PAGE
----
Results in a study undertaken in February 2012 suggested that because we are constantly immersed in technology, it not only becomes habitual but addictive. The research found the majority of people consider social networking platforms and emailing more difficult to resist than cigarettes and Alcohol. In the study, 205 adults were required to wear devices which recorded almost up to 8, 000 reports of their daily desires. Sleep and sex were the most dominant, however desires for media and work proved the toughest to resist.

Carolyn Marvin, a professor at the University of Pennsylvania’s Annenberg School for Communication, alleges that the addiction to our devices is a result of wanting to be “a successful member of middle class society” and states that that this is achieved by “showing our dedication to professional work and being available at all hours of the day”.

 Our concurrent immersion with all forms of media prompts contemporary modifications in the economy. While the various spheres of daily activity converge, the line between work and home are increasingly blurred.

References:

Deuze, M 2006, Liquid Life, Convergence Culture, and Media Work, March 19, Indiana University

Knowledge@Wharton 2012, ‘Why Companies Should Force Employees to Unplug’,  TIME Business & Money, weblog, 16 February,  viewed 22/08/2013, <http://business.time.com/2012/02/16/should-companies-force-employees-to-unplug/

The Network Society

The Internet has altered the way we work, socialise, create and share information. This transformation of social networking does not get the recognition it deserves. There’s been this massive transition in our lives, transitioning to a digital culture and economy.

In a 2011 report, Mckinsey Global Institute stated that in the past 5 years, the Internet accounted for 21 per cent of the GDP growth in mature economies. This technological revolution has assisted large enterprises and national economies, individual consumers and upstart entrepreneurs. Facebook and other social media sites have been some of the utmost beneficiaries from the powerful influence of the Internet – businesses can now interact with their consumers on a personal level. From a few thousand students accessing Facebook to over 1 billion global users today, Manyika and Roxburgh from the Mckinsey Global Institute stated that ‘If Internet were a sector, it would have a greater weight in GDP than agriculture or utilities’. The development and evolution of the Internet has been described as a ‘healthy Internet ecosystem’, boosting infrastructure, accessibility, and a competitive environment. This prompts innovators and entrepreneurs to flourish, nurturing human capital and in turn maximizing the ongoing affect of the Internet on prosperity and economic growth.

The vast opportunities we are provided with are being embraced and embedded into our lifestyle and culture, and it is truly amazing to be a part of it. We create, define and expand this online ecosystem at an astonishing rate. Communication is the foundation of our society, culture, humanity and identities.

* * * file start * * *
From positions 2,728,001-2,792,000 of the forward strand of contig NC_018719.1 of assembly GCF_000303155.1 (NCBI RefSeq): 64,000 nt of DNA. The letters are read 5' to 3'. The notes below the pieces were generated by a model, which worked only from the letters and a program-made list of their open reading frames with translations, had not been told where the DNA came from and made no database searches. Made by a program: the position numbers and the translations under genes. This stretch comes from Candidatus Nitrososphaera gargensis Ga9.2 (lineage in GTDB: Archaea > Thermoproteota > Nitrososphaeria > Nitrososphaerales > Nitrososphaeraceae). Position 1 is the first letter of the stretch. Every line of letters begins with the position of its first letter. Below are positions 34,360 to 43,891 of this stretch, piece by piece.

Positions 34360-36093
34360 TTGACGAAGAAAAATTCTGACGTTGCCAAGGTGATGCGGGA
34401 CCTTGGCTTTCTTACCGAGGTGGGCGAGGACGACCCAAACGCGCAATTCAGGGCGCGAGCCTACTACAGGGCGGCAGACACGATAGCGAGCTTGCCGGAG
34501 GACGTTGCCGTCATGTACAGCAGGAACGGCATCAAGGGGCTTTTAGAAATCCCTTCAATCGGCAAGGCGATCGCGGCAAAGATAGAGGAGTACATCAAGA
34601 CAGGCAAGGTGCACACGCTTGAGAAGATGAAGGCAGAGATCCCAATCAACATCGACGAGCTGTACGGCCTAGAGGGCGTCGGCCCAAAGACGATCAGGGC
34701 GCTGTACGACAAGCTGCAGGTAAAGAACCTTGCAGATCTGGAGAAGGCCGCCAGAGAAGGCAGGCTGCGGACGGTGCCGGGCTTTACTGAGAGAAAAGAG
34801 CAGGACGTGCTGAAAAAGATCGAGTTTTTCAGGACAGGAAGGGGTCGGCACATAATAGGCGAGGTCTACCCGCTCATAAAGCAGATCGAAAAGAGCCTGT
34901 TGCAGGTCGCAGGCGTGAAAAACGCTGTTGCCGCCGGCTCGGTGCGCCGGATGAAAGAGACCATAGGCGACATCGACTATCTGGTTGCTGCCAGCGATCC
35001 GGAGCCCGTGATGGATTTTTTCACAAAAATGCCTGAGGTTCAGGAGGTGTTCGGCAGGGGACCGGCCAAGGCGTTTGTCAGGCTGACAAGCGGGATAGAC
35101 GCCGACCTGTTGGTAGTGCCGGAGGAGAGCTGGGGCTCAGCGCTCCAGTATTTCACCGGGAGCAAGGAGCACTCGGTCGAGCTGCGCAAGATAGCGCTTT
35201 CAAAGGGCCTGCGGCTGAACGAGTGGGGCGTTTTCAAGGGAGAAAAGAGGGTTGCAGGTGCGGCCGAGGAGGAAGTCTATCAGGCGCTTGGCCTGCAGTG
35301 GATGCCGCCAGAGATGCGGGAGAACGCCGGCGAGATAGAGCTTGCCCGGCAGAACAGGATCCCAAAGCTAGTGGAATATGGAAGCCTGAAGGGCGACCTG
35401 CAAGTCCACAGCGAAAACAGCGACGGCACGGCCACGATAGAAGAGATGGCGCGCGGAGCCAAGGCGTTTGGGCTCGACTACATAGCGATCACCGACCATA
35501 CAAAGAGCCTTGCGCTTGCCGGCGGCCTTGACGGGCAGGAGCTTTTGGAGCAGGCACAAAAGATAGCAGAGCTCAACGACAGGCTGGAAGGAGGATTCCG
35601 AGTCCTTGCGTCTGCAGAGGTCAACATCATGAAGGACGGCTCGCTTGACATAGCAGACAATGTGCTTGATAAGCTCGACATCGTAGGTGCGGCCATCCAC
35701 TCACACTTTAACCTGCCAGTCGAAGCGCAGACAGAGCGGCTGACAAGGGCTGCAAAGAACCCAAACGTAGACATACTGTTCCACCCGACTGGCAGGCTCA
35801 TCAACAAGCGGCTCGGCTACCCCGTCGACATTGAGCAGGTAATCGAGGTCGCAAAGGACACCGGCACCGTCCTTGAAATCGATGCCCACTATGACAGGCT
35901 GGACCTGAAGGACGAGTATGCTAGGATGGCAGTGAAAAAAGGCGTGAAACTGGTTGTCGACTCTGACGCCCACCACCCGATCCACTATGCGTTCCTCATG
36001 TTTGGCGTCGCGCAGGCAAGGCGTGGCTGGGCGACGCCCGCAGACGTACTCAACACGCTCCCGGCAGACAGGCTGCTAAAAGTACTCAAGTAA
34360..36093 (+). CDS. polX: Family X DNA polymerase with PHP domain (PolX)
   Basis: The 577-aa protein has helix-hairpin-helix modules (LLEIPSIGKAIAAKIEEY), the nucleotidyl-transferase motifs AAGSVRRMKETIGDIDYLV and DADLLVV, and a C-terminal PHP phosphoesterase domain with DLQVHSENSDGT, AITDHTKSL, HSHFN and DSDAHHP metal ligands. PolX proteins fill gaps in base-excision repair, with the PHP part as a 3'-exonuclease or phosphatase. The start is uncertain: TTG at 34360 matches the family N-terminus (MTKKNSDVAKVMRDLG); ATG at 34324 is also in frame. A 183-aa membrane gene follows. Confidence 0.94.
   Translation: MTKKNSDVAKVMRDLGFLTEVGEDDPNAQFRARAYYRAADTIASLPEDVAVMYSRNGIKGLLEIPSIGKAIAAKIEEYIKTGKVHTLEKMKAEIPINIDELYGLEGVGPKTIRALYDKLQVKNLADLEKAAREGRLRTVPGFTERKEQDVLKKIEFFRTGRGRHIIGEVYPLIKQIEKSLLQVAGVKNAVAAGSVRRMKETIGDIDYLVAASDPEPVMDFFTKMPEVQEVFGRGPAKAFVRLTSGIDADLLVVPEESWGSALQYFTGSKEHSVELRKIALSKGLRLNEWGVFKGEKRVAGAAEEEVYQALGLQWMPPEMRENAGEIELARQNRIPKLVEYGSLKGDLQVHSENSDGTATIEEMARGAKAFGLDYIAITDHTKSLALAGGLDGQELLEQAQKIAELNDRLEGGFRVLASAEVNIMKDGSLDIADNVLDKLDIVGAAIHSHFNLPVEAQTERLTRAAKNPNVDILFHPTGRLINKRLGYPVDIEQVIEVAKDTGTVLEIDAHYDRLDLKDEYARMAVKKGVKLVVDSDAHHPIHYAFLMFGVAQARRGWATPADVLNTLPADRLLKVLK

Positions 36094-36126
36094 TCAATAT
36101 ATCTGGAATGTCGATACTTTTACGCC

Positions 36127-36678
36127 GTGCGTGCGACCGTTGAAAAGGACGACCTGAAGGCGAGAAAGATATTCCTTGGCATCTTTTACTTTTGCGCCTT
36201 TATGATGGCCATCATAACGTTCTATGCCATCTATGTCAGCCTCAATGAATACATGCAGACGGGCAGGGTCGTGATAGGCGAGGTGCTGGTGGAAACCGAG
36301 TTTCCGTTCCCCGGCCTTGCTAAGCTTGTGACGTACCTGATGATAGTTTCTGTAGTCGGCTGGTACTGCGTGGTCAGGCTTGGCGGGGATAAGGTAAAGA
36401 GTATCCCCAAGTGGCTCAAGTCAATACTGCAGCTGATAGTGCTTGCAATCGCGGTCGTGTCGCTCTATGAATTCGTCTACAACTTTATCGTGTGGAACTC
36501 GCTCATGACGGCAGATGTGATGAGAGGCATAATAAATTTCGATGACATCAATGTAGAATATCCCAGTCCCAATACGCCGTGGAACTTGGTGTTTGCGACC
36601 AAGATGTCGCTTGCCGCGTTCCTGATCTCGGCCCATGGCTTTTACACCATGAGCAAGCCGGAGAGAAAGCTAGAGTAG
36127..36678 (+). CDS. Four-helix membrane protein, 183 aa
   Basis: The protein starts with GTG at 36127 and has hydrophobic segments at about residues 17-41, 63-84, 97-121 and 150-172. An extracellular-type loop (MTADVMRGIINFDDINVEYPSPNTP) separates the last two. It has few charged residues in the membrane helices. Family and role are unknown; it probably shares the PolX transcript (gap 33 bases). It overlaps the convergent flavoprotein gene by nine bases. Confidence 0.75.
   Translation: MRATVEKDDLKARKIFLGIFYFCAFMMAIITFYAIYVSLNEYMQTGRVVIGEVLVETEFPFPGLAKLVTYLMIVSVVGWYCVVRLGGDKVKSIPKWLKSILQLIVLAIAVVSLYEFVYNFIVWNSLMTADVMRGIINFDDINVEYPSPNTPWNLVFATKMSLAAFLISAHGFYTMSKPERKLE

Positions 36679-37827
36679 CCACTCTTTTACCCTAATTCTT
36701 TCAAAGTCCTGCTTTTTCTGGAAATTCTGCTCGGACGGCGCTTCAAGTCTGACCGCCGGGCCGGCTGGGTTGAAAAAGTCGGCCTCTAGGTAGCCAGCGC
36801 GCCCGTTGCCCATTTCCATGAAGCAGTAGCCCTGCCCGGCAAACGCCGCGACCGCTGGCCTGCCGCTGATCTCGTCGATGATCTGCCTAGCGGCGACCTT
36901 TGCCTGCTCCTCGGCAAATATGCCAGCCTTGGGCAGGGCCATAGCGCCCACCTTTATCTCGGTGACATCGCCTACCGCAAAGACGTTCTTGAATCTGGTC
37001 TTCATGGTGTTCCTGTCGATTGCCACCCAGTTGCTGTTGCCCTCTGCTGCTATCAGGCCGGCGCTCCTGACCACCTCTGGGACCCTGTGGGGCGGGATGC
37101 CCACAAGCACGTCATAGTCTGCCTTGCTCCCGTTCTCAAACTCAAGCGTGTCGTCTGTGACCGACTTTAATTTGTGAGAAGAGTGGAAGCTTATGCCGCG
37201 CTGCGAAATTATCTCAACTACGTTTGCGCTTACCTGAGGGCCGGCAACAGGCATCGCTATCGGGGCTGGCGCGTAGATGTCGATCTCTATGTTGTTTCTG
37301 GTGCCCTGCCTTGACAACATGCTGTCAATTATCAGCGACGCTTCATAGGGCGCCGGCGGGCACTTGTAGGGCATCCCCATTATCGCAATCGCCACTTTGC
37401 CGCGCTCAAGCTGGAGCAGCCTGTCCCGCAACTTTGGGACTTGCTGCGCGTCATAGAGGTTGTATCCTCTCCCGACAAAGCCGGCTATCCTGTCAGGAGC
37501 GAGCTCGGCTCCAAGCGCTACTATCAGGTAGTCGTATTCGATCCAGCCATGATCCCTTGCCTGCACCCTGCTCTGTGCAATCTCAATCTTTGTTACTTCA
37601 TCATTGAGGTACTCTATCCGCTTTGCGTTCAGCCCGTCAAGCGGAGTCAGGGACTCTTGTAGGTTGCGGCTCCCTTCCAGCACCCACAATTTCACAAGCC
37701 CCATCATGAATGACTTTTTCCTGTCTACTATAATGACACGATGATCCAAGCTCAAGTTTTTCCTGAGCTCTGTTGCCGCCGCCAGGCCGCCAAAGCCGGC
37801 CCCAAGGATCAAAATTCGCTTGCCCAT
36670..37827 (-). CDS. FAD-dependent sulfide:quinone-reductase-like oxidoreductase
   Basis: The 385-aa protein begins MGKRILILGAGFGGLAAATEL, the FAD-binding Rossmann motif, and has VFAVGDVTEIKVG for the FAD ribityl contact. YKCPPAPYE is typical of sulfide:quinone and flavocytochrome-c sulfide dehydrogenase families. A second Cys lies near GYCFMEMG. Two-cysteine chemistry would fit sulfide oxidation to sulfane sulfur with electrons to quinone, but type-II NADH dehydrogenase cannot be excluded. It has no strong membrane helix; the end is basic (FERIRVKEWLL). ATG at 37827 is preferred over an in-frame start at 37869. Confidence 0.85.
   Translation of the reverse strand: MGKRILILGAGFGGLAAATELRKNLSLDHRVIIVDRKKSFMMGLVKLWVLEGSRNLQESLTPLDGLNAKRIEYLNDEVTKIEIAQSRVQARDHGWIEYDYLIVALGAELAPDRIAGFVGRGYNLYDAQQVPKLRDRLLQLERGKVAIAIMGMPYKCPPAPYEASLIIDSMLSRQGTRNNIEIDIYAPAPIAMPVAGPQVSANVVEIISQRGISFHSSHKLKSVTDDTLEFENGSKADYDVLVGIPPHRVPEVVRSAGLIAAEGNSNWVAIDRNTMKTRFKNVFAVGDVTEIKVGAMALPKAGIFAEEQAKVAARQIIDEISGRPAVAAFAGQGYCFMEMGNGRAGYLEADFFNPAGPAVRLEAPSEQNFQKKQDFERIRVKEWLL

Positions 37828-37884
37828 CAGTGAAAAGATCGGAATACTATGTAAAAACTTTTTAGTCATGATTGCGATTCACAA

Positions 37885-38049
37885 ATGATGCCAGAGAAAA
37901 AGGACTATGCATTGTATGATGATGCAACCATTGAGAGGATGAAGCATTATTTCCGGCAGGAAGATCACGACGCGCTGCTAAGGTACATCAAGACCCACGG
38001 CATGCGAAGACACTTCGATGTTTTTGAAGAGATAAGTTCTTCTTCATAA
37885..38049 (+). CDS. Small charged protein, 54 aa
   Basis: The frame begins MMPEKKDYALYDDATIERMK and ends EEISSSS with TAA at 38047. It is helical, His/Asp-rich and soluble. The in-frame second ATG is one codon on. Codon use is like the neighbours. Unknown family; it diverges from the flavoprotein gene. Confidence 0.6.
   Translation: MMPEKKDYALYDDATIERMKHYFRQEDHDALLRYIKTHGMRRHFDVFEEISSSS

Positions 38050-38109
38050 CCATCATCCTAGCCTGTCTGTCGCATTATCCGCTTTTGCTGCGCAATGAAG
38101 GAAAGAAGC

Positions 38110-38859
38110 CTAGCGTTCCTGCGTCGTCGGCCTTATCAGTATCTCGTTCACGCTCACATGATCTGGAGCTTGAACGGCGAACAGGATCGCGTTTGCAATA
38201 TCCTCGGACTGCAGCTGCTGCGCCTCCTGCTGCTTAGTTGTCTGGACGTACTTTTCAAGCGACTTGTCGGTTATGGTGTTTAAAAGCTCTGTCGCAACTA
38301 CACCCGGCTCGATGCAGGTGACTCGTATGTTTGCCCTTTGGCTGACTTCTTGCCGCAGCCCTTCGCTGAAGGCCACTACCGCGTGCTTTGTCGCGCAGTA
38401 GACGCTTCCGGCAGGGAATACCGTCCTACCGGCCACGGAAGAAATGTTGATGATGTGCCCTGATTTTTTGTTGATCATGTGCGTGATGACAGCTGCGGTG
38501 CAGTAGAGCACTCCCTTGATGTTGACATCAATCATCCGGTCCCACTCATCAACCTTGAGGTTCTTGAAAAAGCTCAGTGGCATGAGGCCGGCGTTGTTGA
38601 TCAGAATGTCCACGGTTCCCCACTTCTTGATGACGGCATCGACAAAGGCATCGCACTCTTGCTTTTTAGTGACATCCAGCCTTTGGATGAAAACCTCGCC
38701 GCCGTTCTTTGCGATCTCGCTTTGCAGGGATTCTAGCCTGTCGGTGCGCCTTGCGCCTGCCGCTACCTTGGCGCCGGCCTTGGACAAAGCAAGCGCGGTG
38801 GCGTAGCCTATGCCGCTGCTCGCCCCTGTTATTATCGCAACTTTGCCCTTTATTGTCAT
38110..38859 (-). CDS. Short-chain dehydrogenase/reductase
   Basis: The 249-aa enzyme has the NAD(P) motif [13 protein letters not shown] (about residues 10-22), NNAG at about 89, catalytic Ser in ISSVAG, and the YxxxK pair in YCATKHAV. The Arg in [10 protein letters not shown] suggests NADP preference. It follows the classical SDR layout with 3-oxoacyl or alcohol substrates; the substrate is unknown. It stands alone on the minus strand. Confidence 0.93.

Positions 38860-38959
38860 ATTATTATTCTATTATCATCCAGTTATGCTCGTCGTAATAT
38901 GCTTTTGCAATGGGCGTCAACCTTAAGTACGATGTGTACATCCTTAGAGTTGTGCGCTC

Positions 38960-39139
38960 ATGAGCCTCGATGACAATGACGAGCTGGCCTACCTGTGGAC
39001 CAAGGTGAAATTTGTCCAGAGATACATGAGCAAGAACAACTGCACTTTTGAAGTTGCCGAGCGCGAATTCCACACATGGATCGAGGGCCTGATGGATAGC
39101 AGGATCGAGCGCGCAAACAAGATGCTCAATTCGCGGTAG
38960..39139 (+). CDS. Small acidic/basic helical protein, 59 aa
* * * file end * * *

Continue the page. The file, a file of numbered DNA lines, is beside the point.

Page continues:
‘Consisting of transactions, relationships and thought itself, arrayed like a standing wave in the web of our communications. Ours is a world that is both everywhere and nowhere, but it is not where bodies live… We are creating a world that all may enter without privilege or prejudice accorded by race, economic power, military force, or station of birth…We are creating a world where anyone, anywhere may express his or her beliefs, no matter how singular, without fear of being coerced into silence or conformity’ – John Perry Barlow

I loved one of this week’s readings, ‘A Declaration of the Independence of Cyberspace’. Above are my favourite excerpts, which outline the online world we are (or choose to be) a part of. I found it interesting when he says (repeatedly) about our physical bodies not living in cyberspace. I loved how he separated an individual’s physical characteristics with cyberspace, presented in this sense that you are entering a utopian world.

References:

Barlow, JP 1996, A Declaration of the Independence of Cyberspace, Davos Switzerland, viewed 18/08/2013,
<https://projects.eff.org/~barlow/Declaration-Final.html

Dyson, E, Gilder, G, Keyworth, G & Toffler, A 1994, Cyberspace and the American Dream: A Magna Carta for the Knowledge Age, The Progress & Freedom Foundation, viewed 18/08/2013,
<http://www.pff.org/issues-pubs/futureinsights/fi1.2magnacarta.html

Kelly, K 1999, New Rules for the New Economy, Kevin Kelly, viewed 18/08/2013,
< http://www.kk.org/newrules/newrules-intro.html

Manrika, J & Roxburgh, C 2011, The great transformer: The impact of the Internet on economic growth and prosperity, Mckinsey Global Institute, viewed 18/08/2013, <http://www.mckinsey.com/insights/high_tech_telecoms_internet/the_great_transformer

At the Drive-in

I asked my family friend Ray about the memories of his first cinema experience. Even though he was only 3 years of age, he was still able to recall many details of the event. The year was 1982 “and the time of the drive-in cinema”. Ray attended the Kanahooka drive-in with his parents, during its last months of screening and operation, “before it all came to an untimely end,” he added.

One Sunday afternoon, Ray and his parents left home in their Ford Fairlane and made their way out to the lake in the outskirts of Kanahooka. Ray described the car park seeming infinite through his eyes and the filming screen, enormous. They parked near the candy and refreshments booth, where they ordered some goodies. An usher came to the car to greet and assist them in fixing an audio line from a post near the car, which plugged in to a slot under the aerial. “This is how audio was broadcasted from vehicle to vehicle”.

drive-in

“I remember getting cozy in the middle seat that divided my parents and settling in to watch the first movie of the double feature. Dark Crystal (1982) & Star Trek (the original motion picture) (1979).”